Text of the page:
We visited in mid December, during low tourist season, and the Upper Antelope Canyon was still fairly crowded. We were told its much worse in the summer months. Cindy showed us the places throughout the canyon to get the best photos and the names of different rock formations. My personal favorites were a point where the light coming through the ceiling was shaped like a heart and a spot where you could stand to have angel wings!

We walked leisurely through the 0.25 mile long canyon stopping along the way to take photos before coming out on the other side. Before I mentioned that you can only visit this canyon through a tour, this is mainly to prevent vandalism. On the sides of the canyon walls at this exit you can see bullet holes! With most all of our photos take we walked the entire way back to the truck just enjoying the views. Another dusty, bumpy ride in the back of the truck and we concluded the tour right where we started.

Visiting the Upper Antelope Canyon in December was breathtaking but in April through September at mid day beams of sunlight stream through the canyon making incredible photos. Check them out on google here! This phenomenon only happens once a day so tours at this time a more expensive and fill up fast. If you want to see it make sure to book early! Even without the stunning sunbeams, our visit to the Upper Antelope Canyon was definitely worthwhile.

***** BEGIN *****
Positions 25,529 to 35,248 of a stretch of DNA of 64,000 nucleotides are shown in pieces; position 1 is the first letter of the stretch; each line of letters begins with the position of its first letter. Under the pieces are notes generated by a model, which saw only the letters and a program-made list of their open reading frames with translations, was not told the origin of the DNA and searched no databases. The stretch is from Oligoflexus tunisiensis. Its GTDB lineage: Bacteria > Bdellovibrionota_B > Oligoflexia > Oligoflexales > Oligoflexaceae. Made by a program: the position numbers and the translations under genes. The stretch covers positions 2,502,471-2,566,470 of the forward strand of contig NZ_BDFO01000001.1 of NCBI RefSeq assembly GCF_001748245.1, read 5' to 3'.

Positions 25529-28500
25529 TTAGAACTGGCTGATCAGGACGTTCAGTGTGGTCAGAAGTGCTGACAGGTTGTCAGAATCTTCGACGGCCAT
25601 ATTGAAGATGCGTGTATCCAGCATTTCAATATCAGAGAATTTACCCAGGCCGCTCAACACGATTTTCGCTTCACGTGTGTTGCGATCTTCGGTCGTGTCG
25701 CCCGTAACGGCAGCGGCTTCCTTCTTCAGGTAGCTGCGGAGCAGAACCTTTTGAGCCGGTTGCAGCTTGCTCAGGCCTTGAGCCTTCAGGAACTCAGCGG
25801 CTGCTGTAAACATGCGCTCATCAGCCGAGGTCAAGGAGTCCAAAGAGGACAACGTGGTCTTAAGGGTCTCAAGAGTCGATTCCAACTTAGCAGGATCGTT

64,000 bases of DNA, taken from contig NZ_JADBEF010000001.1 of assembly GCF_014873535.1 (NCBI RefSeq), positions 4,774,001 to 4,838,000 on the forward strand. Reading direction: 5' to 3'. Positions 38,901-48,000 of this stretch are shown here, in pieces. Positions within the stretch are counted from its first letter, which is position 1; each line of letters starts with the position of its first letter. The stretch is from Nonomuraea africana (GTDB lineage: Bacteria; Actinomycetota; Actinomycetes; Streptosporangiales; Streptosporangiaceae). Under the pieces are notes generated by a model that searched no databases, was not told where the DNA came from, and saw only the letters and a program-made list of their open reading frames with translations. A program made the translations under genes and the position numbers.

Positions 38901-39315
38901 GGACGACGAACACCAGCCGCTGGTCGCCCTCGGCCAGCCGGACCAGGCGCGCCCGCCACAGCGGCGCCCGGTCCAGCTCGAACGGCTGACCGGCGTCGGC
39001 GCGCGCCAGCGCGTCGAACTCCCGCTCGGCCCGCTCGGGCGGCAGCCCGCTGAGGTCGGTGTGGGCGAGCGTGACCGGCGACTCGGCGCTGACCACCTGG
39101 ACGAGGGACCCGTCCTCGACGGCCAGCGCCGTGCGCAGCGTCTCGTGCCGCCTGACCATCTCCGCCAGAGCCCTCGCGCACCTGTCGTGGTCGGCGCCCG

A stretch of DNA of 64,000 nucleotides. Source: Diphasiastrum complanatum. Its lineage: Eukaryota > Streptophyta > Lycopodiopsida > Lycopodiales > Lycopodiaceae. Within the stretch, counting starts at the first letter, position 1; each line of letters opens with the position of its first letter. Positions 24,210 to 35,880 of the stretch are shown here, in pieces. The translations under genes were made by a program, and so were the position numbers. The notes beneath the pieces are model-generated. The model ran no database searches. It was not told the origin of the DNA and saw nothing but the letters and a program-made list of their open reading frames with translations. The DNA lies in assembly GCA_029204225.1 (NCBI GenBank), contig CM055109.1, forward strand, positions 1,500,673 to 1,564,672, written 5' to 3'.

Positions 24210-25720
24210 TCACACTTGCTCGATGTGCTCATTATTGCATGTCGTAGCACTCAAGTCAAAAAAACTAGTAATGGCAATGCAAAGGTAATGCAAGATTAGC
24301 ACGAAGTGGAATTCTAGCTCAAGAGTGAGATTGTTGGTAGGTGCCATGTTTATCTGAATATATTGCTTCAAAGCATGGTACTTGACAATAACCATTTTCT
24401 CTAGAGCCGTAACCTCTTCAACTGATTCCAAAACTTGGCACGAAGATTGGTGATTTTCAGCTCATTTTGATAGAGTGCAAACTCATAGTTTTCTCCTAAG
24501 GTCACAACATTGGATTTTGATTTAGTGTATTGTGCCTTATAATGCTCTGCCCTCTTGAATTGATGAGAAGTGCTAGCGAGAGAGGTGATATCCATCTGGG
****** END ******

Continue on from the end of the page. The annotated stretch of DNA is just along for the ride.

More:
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Visiting the Lower Antelope Canyon in Page, Arizona

During our week long Arizona road trip, we spent two nights in Page, Arizona. When we arrived we immediately went to do a tour of the Lower Antelope Canyon. Located on Navajo tribal lands, access to the canyon is permitted only through two tour groups. We visited with Dixie Ellis Lower Antelope Canyon Tours and booked the tour for $25 plus an $8 Navajo entrance fee when we arrived. If you are coming in the summer months you should definitely book ahead, but as we were there in mid-December we didn’t have any issues.

 

 

We were very fortunate that there were only four of us in our group plus our tour guide, Kendrick. We descended five flights of stairs into the canyon about 80 ft underground. The sandstone caverns were incredible, we explored the canyon mostly at our leisure with Kendrick helping with camera settings for the best quality pictures. Luckily for us Kendrick also leads a photography tour so he understood how each person’s camera should be set and the opportunities for the best pictures. One of the photos might look familiar as the Microsoft screensaver called Sandstone Waves, which was taken here in the Lower Antelope Canyon!

 

We spent about an hour in the canyon, practically having it to ourselves. However, in the summer months our guide described a much different scenario. Apparently the canyons can get filled up from elbow to elbow with tourists and the wait to get into the canyon can take hours! Next year it sounds like both tour groups will be raising their prices to visit the Canyon in the hopes of offering quality tours rather than a large quantity of tours.

 

Overall we really enjoyed our experience in the Lower Antelope Canyon, but the situation would have been very different had we visited in the summer months. If you can, try to visit during the low season to enjoy this natural wonder!